Cortes left the game after the fifth inning after throwing 61 pitches and allowing just three hits, one run and one walk while hitting two batters. He worked his way up from just four days of rest, most recently pitching on Friday in Game 2. Throughout the game, Cortes used a mix of his fastball (54%), cutter (26%) and slider (16%) to complete the approach choose to attempt to induce weak contact rather than attempting to bat batters.
While Cortes found out on short notice that he would be starting the series finale when he heard from Boone immediately after Monday night’s game rained, the Yankees dugout agreed that Cortes had better stuff Tuesday than his previous ALDS start.
“Just the legend of Nestor,” Boone said. “I knew he wanted the ball and I just felt like when it rained I felt convinced that Nestor was the one I wanted to go with.”
Cortes leaned into the pressure that comes with starting an elimination game.
“I have nothing to lose,” Cortes said. “I’ve been in the gutter before. I was down so that’s just icing on the cake for me and hopefully there will be more moments like this. I feel like I walked in today with the responsibility in my hands take care of the narrative, take care of my career. I was just happy to perform.
Cortes’ departure after the fifth round handed the keys to the Yankees’ fate to the bullpen, who appeared to be the team’s biggest weak point going into the postseason. First, Boone challenged Jonathan Loaisiga, who allowed Amed Rosario and Ramirez singles before getting Oscar Gonzalez and Josh Naylor to fold before beating Gabriel Arias to end the sixth inning. Loaisiga returned for another inning and finished the seventh, finishing the evening with two innings, conceding three hits and no runs or walks while striking out two.
Clay Holmes added to the optimism surrounding the Yankees’ bullpen when he arrived in the eighth inning and shut down the front of the Guardians order, hitting Rosario and Gonzalez and initiating a groundout for Ramirez.
“I feel like [Holmes] threw the ball really well,” Boone said. “Locked up. He’s arrived at some big spots and I feel like a month or so back before he had the shoulder, I feel like he’s started to really get it going. I thought he was sharp on the show.”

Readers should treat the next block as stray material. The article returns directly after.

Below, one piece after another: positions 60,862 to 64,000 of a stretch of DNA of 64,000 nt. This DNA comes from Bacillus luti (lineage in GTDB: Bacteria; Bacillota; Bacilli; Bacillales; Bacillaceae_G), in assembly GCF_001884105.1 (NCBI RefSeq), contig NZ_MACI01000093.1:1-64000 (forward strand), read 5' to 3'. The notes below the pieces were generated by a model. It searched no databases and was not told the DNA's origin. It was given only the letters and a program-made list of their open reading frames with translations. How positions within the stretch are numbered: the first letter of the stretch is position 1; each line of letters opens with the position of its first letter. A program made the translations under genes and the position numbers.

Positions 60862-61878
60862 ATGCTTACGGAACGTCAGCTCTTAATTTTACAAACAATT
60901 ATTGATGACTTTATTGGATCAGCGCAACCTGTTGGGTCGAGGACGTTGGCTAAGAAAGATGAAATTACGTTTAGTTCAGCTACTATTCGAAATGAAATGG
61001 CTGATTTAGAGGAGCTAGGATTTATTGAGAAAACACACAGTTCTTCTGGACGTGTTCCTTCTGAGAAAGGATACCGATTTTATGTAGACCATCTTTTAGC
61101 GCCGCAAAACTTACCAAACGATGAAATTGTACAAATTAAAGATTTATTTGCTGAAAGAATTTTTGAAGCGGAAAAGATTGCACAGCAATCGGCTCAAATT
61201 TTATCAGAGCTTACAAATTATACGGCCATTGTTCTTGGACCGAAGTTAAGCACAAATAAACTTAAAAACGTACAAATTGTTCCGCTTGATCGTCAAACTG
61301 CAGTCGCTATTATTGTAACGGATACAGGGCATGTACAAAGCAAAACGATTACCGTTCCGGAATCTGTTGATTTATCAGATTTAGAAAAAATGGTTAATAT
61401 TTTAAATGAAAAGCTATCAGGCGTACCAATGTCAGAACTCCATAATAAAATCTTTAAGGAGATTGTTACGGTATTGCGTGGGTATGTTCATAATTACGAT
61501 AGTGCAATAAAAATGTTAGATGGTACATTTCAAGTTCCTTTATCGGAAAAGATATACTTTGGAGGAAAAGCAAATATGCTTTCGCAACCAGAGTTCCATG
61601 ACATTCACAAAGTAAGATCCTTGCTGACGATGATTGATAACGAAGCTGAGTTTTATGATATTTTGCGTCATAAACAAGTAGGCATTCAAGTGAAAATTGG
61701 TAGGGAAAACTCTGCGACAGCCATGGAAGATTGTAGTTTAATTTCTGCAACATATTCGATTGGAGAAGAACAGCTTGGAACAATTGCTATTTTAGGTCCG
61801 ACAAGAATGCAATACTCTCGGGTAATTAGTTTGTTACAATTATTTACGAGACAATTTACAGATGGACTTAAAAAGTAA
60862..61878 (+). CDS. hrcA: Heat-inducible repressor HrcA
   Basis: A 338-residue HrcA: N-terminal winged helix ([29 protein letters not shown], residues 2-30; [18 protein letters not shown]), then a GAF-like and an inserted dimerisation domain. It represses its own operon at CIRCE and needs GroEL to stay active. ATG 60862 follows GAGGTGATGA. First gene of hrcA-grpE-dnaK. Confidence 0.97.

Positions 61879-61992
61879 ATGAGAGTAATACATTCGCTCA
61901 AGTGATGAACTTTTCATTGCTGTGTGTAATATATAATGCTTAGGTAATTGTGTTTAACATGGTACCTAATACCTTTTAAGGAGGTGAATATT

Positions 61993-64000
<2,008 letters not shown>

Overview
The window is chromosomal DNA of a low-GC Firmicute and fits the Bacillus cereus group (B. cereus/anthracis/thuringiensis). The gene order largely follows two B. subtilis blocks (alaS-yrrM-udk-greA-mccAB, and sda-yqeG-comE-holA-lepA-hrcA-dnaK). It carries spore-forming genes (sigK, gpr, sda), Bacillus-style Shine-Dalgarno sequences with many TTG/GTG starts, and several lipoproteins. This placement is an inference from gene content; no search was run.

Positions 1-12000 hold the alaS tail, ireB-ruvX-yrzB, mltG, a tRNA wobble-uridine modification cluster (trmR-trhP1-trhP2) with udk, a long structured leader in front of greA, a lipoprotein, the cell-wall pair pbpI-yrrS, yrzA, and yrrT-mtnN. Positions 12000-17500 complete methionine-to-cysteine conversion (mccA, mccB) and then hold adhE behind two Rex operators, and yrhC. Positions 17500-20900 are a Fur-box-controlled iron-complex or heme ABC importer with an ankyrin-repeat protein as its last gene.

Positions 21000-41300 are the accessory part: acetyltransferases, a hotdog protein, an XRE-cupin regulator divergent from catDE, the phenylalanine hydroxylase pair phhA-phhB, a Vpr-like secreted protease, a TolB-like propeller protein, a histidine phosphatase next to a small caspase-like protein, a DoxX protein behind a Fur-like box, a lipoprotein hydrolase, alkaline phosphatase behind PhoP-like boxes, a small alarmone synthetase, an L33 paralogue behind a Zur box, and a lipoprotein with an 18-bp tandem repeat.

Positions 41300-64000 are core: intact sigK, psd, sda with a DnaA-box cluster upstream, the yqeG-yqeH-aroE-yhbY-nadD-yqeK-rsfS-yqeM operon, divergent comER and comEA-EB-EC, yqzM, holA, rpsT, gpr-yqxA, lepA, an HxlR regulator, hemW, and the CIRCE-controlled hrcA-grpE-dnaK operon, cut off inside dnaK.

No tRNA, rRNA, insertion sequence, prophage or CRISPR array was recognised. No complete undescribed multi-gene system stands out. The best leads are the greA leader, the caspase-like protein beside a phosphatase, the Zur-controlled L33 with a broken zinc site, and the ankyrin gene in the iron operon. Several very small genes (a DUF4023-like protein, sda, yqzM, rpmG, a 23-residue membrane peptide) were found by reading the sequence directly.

Holmes then passed the ball to Wandy Peralta, who became one of Boone’s favorite assistants throughout the series, pitching in every game against Cleveland. Peralta dropped Naylor before allowing Arias a single, beating Andres Gimenez and allowing Luke Maile a single. With two runners, Peralta tricked Myles Straw into picking a fielder and holed New York’s ticket to a matchup against the Astros.
The Yankees didn’t have much time to spray champagne and drink beer as the team bus pulled into the airport about an hour and a half after the last stop. Had it not rained in Game 5 Monday, the Yankees expected a more festive flight to Houston. But with no day off before the start of the ALCS, the team expects it to be mostly business-related.
“I hope we do some scouting reports on the plane so we can sleep in,” Yankees pitcher Gerrit Cole said.
Several Yankees admitted that if they had a day off before Game 1 of the ALCS, they would probably drink more beer and champagne. Instead, the team wrapped up the celebrations quickly, finishing in about 20 minutes before packing up to head to the airport.
“We have other plans,” Richter said. “We’re definitely going to celebrate and enjoy the moment, but there’s a big series coming up tomorrow.”
Game 1 is scheduled to start at 7:37pm ET.
https://www.espn.com/mlb/story/_/id/34825534/yankees-eliminate-guardians-set-alcs-showdown-vs-astros Yankees eliminate Guardians to set up ALCS showdown vs. Astros